allure self defense

Allure—a magazine and web site focused on giving women make-up tips and fashion advice—is now dabbling in giving self-defense advice for those poor creatures set upon by the hoards of of Trump supporters randomly attacking women for no reason at all.

I wish I was kidding.

We’ve all had that moment while walking down the street when we’ve felt less than safe. Whether it’s catcalls or a character who is trailing a little too close, at some point you have to wonder if feeling afraid on the street is normal. According to a study commissioned by Stop Street Harassment, 65 percent of all women have experienced street harassment.

It doesn’t help that our president has been accused of sexual harassment by several women, further validating the notion that sexual violence towards women is no biggie.

Though verbal harassment and hate crimes are not new, the spike in reported incidents following the U.S. presidential election prompted Robie Flores and Alison Withers to reach out to Rana Abdelhamid at WISE, an organization that teaches self-defense to Muslim women, and create this Self Defense Starter Kit.

The project draws inspiration from makeup tutorials and YouTube culture in an effort to make self-defense tutorials engaging and relatable to young audiences.

Mashable is likewise jumping on the bandwagon, offering up an article that is simultaneously anti-Trump and and pro-self-defense for one demographic in specific, Muslim-American women.

At anti-Trump rallies around the country, a popular chant often reverberates among the crowd: “When Muslim lives are under attack, what do we do? Stand up. Fight back.”

A new video series called Self Defense Starter Kit is hoping to allow Muslim women to do just that, empowering them with self-defense techniques. The series — produced by directors Robie Flores and Ali Withers — was created in responses to the spike in documented hate crimes after the election of President Donald Trump.

Though portions of the video series can be useful to women of all backgrounds, the main focus of the series is empowering Muslim women. The Self Defense Starter Kit videos feature two Muslim women instructors and cover topics exclusive to the community, like what to do if an attacker grabs your hijab.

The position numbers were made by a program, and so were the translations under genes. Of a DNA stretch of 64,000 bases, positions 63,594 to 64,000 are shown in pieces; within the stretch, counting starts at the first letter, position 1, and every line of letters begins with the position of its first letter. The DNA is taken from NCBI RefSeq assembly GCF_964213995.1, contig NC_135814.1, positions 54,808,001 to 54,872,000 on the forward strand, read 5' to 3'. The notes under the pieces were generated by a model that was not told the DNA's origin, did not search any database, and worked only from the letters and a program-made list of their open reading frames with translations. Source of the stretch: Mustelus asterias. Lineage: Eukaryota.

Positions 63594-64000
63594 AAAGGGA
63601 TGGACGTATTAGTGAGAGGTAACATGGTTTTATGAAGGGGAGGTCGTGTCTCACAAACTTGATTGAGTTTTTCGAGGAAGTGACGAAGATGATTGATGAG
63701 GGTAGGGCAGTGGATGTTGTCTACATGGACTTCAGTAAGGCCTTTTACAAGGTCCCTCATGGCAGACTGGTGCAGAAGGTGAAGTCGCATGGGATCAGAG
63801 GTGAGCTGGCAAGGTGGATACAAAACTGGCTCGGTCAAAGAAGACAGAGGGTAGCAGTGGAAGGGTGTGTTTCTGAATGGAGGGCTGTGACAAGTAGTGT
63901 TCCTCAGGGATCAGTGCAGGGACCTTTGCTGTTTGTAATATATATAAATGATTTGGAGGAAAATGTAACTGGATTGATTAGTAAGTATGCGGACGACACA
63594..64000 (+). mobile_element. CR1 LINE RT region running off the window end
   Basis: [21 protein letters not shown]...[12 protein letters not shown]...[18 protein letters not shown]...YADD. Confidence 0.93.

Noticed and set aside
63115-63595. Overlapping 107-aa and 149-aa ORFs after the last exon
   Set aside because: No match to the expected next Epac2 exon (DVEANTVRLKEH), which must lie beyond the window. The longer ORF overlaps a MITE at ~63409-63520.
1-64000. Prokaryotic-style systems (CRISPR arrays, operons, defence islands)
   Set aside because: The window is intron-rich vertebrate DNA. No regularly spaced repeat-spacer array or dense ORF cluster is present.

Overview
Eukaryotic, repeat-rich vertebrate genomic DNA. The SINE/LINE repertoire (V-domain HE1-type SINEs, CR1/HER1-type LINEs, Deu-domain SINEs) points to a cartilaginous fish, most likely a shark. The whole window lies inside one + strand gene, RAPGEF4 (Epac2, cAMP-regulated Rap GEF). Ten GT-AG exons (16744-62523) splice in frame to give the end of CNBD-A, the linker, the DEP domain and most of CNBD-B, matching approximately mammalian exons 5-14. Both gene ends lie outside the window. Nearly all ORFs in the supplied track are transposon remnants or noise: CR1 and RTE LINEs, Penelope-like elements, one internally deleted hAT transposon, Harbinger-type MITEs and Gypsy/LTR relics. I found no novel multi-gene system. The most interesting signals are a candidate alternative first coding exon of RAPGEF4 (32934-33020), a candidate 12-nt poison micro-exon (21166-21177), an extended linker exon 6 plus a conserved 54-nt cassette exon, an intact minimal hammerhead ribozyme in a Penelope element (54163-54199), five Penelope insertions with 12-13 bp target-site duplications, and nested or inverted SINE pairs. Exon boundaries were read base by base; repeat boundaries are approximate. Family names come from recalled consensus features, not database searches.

I’m all for women of every background obtaining the best self-defense advice possible, which is why it is so disconcerting that neither article talks about the best option for self-defense, which is of course firearms carried by well-trained people.

Ultimately, the so-called “Self Defense Starter Kit” video series promoted by both articles is vacuous, all but completely ignoring the reality that the average women is much smaller and weaker than the average male aggressor. I’m therefore tempted to call them “security theater.”

The only reason these videos (and articles) are of any use at all is that there are women out there who are not old enough to legally carry a firearm for self-defense, or may be in a non-permissive environment where carrying a firearm is not a practical solution.

I’d note that both articles and the video series are likely grossly exaggerating the threat women (and Muslim women in particular) are facing at this time, but I do like that they are at least getting some women to start realizing that they and they alone are responsible for their self defense.

Now, if they would only tell them the truth that for those who can, a firearm is the best equalizer against presumably bigger and stronger assailants, and the only real viable solution for a woman facing multiple attackers…